AB - The recent progress in instrumentation and telescope development has brought us different ways to observe protoplanetary disks, including interferometers, space missions, adaptive optics, polarimetry, and time- and spectrally-resolved data. While the new facilities have changed the way we can tackle the existing open problems in disk structure and evolution, there is a substantial lack of interconnection between different observing techniques and their user communities. Here, we explore the complementarity of some of the state-of-the-art observing techniques, and how they can be brought together in a collective effort to understand how disks evolve and disperse at the time of planet formation.This paper was born at the "Protoplanetary Discussions" meeting in Edinburgh, 2016. Its goal is to clarify where multi-wavelength observations of disks converge in unveiling disk structure and evolution, and where they diverge and challenge our current understanding. We discuss caveats that should be considered when linking results from different observations, or when drawing conclusions based on limited datasets (in terms of wavelength or sample). We focus on disk properties that are currently being revolutionized by multi-wavelength observations. Specifically: the inner disk radius, holes and gaps and their link to large-scale disk structures, the disk mass, and the accretion rate. We discuss how the links between them, as well as the apparent contradictions, can help us to disentangle the disk physics and to learn about disk evolution.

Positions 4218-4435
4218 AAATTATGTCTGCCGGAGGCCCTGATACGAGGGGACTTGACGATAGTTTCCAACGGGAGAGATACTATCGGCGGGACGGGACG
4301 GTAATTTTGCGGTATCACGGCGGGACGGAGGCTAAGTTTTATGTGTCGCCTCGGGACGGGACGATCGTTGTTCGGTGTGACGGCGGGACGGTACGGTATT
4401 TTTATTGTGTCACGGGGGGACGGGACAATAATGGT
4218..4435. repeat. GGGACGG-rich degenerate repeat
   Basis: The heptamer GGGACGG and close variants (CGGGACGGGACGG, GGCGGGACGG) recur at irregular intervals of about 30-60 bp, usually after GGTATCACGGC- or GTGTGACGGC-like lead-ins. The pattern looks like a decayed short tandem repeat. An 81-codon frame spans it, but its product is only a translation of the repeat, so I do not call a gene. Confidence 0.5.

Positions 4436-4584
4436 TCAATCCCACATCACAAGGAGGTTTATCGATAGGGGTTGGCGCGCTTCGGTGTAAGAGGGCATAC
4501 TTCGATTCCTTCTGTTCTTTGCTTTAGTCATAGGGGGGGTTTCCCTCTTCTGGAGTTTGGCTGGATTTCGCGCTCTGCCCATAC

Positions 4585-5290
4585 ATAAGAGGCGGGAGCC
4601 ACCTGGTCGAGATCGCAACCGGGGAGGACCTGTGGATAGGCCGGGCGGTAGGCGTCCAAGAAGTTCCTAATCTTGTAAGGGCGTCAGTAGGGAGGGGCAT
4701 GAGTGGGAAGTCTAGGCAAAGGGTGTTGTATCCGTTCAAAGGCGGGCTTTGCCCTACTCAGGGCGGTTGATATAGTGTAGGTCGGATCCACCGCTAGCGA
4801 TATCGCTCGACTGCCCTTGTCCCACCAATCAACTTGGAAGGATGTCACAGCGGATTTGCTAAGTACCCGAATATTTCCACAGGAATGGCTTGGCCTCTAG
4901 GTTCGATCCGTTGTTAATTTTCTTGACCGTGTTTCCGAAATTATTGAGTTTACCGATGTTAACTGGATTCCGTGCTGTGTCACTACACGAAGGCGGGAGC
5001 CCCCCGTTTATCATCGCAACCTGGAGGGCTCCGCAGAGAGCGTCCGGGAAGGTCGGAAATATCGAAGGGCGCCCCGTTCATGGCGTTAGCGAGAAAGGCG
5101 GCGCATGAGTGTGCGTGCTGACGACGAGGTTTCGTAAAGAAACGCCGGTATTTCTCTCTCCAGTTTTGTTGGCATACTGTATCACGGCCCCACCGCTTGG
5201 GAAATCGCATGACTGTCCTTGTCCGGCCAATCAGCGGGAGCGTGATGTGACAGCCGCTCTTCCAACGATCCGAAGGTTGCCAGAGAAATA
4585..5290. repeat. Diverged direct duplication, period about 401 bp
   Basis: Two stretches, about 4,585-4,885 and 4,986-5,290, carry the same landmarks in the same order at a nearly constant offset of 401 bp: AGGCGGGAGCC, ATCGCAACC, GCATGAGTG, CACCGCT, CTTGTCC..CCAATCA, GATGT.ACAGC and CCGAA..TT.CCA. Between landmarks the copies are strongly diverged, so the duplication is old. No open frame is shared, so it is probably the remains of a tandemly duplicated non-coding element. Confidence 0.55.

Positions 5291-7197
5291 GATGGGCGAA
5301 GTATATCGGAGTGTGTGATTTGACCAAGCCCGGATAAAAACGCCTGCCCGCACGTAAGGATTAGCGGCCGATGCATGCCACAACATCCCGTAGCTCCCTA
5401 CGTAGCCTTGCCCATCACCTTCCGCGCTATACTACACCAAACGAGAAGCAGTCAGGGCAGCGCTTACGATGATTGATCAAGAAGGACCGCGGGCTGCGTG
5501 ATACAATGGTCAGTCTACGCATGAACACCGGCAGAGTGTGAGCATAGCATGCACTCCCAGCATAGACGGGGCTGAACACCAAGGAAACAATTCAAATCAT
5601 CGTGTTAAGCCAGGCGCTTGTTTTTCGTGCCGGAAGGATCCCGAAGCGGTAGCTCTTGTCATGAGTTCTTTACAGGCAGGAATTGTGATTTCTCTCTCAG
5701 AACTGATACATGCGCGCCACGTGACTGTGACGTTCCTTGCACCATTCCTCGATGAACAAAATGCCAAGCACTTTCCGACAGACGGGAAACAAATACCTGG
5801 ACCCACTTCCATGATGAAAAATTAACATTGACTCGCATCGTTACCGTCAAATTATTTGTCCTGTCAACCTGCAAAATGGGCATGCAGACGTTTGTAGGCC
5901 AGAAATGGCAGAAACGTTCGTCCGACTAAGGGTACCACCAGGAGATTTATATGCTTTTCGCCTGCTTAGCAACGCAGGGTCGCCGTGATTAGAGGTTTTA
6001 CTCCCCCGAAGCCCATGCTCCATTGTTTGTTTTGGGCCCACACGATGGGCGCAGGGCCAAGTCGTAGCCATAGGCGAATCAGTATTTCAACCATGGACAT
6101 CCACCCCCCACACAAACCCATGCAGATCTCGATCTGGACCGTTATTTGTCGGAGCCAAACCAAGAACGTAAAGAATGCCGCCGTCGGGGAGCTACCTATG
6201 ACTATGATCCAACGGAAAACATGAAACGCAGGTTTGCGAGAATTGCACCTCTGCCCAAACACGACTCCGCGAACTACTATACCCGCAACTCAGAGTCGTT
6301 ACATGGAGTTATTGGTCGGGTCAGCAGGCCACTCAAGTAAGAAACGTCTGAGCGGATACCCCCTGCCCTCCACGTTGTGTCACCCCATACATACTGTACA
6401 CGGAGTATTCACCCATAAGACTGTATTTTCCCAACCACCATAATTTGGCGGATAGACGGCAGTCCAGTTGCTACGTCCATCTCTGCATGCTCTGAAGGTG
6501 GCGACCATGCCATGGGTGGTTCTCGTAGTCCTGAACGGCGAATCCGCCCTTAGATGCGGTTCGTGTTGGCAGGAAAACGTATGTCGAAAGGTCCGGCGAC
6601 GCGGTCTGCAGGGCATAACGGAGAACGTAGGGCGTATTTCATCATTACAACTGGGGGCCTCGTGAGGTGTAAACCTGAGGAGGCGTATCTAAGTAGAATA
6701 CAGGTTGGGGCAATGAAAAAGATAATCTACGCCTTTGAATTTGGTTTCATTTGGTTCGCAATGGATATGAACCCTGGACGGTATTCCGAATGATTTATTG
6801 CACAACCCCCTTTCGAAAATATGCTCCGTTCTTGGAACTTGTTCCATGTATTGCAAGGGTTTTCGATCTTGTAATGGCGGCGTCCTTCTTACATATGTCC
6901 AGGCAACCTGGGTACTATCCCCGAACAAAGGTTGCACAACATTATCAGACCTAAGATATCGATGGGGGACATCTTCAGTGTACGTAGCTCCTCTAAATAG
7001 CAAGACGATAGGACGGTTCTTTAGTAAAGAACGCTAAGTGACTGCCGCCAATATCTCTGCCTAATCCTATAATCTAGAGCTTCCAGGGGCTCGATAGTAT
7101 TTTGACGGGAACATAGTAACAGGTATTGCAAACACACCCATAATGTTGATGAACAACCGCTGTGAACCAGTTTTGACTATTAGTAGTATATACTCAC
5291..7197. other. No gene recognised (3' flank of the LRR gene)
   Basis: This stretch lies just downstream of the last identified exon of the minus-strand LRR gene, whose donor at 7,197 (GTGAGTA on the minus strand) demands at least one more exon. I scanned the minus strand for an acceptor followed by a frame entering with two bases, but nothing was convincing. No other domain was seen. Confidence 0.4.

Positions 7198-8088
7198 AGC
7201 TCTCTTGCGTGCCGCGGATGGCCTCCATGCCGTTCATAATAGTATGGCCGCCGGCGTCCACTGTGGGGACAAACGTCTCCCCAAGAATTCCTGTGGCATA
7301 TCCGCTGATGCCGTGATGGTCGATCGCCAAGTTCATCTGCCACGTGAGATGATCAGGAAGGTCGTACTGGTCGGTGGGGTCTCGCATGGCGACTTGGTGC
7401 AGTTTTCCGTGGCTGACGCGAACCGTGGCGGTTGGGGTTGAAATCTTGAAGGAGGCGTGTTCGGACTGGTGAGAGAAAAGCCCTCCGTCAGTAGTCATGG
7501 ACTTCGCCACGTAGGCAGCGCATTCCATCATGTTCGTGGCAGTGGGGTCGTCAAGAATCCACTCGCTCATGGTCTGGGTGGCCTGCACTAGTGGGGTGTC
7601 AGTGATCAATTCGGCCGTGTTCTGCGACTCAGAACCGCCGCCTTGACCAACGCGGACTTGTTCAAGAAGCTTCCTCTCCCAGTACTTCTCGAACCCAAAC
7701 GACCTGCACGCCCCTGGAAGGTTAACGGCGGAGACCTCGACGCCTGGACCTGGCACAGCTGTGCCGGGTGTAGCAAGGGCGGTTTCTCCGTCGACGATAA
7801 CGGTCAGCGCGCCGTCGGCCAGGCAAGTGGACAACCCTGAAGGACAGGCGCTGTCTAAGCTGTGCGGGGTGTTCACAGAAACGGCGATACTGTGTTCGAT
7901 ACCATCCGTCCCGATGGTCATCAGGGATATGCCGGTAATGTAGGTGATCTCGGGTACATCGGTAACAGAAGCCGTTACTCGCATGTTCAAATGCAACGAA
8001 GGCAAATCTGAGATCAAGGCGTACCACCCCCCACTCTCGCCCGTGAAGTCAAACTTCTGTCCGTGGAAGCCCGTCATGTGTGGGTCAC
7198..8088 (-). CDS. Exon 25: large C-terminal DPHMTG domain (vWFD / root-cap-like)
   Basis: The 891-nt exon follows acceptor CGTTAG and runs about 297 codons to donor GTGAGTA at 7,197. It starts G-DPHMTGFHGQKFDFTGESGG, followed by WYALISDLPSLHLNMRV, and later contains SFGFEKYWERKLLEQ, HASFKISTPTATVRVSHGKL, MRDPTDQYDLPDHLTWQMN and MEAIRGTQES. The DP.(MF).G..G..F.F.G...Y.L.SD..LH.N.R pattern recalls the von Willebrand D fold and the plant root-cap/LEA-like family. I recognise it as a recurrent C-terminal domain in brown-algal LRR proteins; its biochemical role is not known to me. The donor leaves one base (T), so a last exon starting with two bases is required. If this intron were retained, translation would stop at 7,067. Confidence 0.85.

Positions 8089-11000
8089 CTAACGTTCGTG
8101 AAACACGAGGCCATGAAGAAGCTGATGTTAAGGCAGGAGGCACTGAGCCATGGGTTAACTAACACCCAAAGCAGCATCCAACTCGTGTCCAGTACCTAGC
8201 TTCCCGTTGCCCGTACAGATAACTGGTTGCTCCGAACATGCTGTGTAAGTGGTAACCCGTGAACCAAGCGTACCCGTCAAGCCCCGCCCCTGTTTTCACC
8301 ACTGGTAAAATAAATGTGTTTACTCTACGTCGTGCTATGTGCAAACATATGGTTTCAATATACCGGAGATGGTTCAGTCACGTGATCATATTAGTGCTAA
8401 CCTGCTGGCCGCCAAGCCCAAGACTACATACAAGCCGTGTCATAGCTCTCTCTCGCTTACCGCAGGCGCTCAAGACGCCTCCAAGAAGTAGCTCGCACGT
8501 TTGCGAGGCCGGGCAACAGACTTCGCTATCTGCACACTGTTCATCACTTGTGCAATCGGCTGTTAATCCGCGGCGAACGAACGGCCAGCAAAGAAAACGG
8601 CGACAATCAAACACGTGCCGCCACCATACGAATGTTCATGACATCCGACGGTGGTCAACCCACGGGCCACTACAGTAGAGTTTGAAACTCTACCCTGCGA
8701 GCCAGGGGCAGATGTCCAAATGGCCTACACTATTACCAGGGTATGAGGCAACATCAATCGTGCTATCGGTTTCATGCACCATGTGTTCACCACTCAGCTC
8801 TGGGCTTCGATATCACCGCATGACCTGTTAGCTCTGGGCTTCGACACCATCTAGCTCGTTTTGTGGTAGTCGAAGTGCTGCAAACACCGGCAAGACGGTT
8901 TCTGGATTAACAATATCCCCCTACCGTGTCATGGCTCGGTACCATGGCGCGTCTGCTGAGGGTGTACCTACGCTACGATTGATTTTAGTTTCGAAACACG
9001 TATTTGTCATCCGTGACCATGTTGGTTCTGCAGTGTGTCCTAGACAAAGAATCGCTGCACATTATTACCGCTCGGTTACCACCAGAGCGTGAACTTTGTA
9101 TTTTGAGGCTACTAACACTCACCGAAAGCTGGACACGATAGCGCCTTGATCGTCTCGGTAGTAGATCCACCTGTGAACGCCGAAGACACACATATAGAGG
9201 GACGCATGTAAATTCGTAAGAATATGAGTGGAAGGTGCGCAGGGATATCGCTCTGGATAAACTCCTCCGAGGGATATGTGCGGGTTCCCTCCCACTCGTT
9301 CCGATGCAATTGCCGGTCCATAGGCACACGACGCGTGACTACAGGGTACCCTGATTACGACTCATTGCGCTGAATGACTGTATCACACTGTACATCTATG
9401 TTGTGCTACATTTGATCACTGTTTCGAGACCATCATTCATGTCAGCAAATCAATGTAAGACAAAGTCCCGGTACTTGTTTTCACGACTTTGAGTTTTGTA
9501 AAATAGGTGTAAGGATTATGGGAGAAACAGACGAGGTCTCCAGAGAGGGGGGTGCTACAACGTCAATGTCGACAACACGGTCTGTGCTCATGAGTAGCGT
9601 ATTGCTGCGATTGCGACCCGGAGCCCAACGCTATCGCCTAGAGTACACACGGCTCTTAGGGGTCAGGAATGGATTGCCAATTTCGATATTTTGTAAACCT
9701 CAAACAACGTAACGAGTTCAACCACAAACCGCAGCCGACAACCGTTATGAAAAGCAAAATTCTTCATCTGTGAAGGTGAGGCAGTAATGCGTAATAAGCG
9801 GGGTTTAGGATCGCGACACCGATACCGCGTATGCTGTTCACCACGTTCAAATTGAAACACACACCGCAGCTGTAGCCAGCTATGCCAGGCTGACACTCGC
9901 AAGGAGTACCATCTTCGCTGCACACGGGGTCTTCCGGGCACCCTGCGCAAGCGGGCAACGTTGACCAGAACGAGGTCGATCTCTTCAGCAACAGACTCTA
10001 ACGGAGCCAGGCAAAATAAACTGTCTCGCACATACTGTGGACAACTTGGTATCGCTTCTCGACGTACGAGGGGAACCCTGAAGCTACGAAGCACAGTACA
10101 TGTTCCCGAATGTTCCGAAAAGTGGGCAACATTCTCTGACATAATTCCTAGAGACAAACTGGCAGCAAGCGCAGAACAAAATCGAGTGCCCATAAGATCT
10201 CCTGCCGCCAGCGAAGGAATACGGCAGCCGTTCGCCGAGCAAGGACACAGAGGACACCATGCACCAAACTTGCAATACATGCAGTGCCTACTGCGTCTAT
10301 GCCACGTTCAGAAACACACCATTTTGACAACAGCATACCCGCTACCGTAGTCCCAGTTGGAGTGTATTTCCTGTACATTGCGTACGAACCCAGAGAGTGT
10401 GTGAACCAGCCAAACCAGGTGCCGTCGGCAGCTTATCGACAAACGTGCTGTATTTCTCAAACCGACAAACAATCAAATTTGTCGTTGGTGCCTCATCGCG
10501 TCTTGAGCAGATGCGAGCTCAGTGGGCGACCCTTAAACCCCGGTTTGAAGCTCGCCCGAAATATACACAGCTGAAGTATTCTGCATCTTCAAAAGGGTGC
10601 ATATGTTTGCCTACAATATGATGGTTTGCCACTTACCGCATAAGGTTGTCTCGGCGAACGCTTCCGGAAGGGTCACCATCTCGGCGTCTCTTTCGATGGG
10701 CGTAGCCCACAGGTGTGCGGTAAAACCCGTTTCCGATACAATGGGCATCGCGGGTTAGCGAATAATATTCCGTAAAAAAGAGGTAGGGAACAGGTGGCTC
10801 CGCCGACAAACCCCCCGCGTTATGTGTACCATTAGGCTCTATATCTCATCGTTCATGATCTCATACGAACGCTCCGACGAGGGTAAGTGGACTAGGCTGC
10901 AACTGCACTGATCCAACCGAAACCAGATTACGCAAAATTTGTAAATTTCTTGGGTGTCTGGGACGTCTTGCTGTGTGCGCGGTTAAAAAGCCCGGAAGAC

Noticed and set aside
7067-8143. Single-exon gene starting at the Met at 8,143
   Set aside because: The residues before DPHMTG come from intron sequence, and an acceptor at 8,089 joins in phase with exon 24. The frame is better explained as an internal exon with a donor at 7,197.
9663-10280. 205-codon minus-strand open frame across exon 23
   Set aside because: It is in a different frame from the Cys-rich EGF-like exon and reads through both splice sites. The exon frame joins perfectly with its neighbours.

KW - Protoplanetary disks

KW - Methods: observational

KW - Planets: formation

KW - Astronomical instrumentation, methods and techniques

UR - https://research-repository.st-andrews.ac.uk/handle/10023/10988

U2 - 10.1017/pasa.2016.56

DO - 10.1017/pasa.2016.56

M3 - Article

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SP - 1

EP - 31

JO - Publications of the Astronomical Society of Australia

JF - Publications of the Astronomical Society of Australia

SN - 1323-3580